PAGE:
- This will ensure that CDC’s capital is invested responsibly and sustainably.
6. A new Innovation Division:
- CDC will set up a new innovative finance division to explore opportunities in exceptionally challenging investment circumstances where innovation in deal origination and the ability to draw on a wide range of financing approaches are required.
New guiding principles for a revised remuneration framework have been introduced:
- Remuneration will be appropriate for a publicly-owned body whose purpose is poverty reduction.
- CDC must be able to recruit and retain people with the right approach and skills to deliver the company’s development mission.
- CDC will follow applicable FSA guidance and EU legislation so that variable performance pay will be largely deferred and based on long-term performance.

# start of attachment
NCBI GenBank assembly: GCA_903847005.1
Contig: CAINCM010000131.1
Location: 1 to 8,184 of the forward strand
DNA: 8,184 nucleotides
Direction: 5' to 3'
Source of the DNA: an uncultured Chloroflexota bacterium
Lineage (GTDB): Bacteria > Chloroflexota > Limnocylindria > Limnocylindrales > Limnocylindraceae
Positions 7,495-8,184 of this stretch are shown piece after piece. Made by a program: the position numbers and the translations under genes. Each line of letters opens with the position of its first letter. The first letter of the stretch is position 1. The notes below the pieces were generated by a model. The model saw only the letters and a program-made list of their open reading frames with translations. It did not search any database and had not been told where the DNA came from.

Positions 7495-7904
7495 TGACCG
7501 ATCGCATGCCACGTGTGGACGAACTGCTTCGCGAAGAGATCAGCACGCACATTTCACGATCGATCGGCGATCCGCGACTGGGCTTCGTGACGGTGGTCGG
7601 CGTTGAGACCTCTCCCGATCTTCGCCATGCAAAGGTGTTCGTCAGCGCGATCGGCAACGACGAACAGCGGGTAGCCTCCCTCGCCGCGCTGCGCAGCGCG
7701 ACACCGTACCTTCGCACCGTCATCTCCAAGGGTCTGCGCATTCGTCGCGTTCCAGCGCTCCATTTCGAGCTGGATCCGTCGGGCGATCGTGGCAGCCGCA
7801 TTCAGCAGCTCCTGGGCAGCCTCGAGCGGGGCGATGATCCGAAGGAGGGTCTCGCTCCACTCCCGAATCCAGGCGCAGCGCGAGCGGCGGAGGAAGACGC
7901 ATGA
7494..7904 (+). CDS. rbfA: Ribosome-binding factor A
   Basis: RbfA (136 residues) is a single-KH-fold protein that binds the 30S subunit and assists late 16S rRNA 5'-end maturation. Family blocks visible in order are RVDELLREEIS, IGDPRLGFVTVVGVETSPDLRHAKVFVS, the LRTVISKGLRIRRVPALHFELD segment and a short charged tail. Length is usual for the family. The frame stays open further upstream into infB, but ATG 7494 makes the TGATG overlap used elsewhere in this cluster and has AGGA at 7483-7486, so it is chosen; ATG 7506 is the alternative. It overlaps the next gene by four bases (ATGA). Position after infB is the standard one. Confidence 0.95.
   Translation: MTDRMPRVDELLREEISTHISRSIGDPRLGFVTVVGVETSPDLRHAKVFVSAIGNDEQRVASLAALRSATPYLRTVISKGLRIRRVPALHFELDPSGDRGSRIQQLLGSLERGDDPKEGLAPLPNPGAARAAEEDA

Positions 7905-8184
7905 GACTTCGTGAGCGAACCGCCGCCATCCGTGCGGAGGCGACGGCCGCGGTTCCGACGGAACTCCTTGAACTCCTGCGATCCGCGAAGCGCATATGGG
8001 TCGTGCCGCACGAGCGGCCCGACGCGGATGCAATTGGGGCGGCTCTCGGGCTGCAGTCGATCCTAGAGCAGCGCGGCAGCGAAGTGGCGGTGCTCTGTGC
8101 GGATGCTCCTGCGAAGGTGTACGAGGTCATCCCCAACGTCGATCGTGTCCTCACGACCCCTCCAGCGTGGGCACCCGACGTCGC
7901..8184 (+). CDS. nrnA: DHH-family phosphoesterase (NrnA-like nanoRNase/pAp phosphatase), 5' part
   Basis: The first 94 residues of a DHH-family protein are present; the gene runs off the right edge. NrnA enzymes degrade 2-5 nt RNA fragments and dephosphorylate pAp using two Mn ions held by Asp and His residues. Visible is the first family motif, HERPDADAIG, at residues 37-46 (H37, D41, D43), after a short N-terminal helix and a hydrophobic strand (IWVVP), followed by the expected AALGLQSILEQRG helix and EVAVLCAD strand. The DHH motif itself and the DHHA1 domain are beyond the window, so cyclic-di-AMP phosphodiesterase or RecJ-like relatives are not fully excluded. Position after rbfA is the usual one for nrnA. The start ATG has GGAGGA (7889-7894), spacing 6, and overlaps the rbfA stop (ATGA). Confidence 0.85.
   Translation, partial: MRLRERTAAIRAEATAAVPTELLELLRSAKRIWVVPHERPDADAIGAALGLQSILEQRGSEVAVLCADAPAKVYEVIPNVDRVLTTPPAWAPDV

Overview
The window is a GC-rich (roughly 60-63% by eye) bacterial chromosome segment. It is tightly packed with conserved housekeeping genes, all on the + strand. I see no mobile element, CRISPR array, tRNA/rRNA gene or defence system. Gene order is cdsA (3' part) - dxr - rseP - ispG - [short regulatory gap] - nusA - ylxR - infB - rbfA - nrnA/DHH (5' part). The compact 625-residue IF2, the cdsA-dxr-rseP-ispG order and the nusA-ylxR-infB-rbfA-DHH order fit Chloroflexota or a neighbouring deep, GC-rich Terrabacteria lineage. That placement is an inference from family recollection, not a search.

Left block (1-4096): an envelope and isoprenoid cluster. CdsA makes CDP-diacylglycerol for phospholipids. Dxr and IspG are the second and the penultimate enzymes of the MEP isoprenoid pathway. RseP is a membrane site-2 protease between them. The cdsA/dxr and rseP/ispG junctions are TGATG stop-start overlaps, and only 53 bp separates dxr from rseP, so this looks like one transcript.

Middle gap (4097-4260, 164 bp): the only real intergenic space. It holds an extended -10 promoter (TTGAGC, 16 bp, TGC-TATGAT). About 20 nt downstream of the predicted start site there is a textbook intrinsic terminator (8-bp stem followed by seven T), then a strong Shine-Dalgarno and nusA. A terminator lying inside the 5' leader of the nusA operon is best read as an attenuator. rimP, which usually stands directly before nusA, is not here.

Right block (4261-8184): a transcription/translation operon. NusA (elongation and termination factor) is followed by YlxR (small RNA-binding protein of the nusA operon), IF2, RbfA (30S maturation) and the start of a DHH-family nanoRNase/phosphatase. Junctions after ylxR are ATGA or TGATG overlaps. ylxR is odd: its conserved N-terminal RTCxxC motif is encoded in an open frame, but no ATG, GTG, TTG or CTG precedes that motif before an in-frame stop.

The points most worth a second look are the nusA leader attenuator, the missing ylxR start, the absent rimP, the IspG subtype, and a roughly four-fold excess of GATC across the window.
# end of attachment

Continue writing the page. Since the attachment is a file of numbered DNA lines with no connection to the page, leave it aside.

A new framework will be developed by the CDC Board when the new CEO is in place. This new framework will require government approval before being implemented. The new CEO will play a key role in shaping the detailed implementation of the new business plan and the recruitment process has already begun.
Commenting on the announcement,said:
“These reforms deliver a more versatile and pioneering CDC. Our ambition is make the biggest difference possible to lasting development. Today’s announcement puts CDC in the best possible position to achieve that ambition. We will achieve the highest development impact by targeting our capital and expertise where it is most needed in the poorer countries and regions of sub- Saharan Africa and South Asia. We relish the challenge of this new direction and will implement the business plan with all of CDC’s energy and passion for development.”